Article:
20. So those are the 5i’s. Now, this year two SRI centres of excellence have already been established. The first initiative is a collaboration between Capital Markets Malaysia and the Global Compact Network Malaysia to reinforce sustainable practices in the private sector. The second SRI centre is the Malaysian Sustainable Finance Initiative (MSFI), an initiative with the UK government that will provide capacity building programmes and an online repository for green and sustainable finance. Both of these efforts are timely to raise awareness and deepen market participants’ knowledge base.
21. That brings me to the announcement I promised, at the beginning of my address. To complement these efforts, I am pleased to announce that the Securities Commision Malaysia will set up a dedicated SRI Centre in collaboration with the Bond and Sukuk Information Exchange (BIX).
22. This SRI Centre is part of the SRI Roadmap recommendations that we set out the 5-year plan and it will enhance transparency and access to information on ringgit-denominated SRI bonds and sukuk. It will provide comprehensive and up-to-date information from a single source, to all market participants as well as the general public. And this SRI Centre, that I am announcing today will be publicly available starting today.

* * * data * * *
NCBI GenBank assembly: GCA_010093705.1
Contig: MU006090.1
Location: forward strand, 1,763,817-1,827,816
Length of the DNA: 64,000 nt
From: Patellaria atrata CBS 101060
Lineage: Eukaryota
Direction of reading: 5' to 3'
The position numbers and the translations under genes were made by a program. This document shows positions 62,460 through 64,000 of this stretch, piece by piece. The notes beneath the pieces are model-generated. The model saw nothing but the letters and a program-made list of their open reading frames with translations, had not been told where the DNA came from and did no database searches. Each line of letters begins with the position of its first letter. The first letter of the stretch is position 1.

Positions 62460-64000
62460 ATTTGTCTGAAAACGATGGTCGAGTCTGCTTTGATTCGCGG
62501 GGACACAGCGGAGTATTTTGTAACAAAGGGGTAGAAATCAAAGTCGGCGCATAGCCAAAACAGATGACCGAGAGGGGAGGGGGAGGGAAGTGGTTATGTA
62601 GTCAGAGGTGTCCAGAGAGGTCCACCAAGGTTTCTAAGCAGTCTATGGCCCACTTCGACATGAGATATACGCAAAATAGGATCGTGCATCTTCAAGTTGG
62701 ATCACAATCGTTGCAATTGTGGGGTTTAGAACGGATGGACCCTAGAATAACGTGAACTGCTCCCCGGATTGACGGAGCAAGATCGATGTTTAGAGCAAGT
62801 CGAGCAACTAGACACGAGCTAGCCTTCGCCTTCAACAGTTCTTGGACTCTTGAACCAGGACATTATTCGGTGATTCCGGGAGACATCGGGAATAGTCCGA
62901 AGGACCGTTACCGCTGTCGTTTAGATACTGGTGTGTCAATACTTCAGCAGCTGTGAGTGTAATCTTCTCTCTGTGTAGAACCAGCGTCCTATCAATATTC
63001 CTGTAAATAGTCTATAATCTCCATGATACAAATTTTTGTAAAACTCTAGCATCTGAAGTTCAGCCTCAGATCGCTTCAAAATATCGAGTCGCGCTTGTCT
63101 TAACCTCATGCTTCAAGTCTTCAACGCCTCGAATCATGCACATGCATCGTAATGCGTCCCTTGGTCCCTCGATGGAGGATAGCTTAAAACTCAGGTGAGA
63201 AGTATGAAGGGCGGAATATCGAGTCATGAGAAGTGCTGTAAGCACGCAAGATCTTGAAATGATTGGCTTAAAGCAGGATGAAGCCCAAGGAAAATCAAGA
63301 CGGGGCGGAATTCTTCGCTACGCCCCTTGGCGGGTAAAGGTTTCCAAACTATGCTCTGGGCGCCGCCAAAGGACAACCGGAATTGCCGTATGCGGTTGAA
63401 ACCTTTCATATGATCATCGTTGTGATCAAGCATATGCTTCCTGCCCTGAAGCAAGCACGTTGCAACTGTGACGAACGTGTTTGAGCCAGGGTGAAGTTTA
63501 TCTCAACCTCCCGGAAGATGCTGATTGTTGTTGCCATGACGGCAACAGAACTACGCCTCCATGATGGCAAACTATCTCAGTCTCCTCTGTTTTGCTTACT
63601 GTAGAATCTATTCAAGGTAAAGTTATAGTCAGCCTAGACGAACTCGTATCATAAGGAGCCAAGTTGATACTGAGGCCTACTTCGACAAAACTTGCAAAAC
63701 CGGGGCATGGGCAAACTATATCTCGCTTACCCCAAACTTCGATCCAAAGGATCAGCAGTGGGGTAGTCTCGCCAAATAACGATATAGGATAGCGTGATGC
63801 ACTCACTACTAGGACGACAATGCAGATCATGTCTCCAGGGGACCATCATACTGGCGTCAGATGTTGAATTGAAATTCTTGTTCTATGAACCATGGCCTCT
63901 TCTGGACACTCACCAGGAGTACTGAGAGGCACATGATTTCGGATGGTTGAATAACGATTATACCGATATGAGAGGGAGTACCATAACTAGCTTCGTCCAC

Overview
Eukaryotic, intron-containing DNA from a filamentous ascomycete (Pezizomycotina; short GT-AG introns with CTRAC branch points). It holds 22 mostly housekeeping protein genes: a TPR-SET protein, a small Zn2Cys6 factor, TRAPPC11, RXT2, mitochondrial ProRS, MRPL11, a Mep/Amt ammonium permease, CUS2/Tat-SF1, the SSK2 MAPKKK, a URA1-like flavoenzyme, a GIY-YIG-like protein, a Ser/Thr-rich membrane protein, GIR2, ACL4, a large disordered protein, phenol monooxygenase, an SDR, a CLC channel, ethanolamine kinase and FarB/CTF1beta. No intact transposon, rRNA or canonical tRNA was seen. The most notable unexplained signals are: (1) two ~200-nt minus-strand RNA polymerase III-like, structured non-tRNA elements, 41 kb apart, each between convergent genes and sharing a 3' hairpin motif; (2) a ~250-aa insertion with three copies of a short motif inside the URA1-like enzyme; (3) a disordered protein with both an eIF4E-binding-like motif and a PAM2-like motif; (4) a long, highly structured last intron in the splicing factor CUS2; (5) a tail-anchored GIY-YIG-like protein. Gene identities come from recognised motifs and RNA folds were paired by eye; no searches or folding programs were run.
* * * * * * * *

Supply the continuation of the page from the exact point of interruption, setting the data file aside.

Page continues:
23.

Ladies and gentlemen,

In summary, looking forward, it goes without saying that shaping a competitive and thriving SRI market ecosystem in Malaysia will of course not be easy. It will require the commitment and cooperation of all stakeholders. We must all remain focused on those 5i’s that I have mentioned at the outset - issuers, investors, instruments, internal culture and the information architecture. The SC of course encourages and looks forward to market-driven solutions, including greater use of technology and digital tools.

24. So in the words of Benjamin Franklin, “An investment in knowledge pays the best interest.” I urge all of you to generate the best return on your investment, and wish all of you a productive conference ahead.
Thank you.

1
Source: Refinitiv Report titled “Sustainable Finance Review: First Half 2020”
2
Source: ASEAN Capital Markets Forum (ACMF)

3

Greatech Technology Bhd, GPP Resources Bhd, and Solarvest Holdings Bhd

4

Government-Linked Investment Companies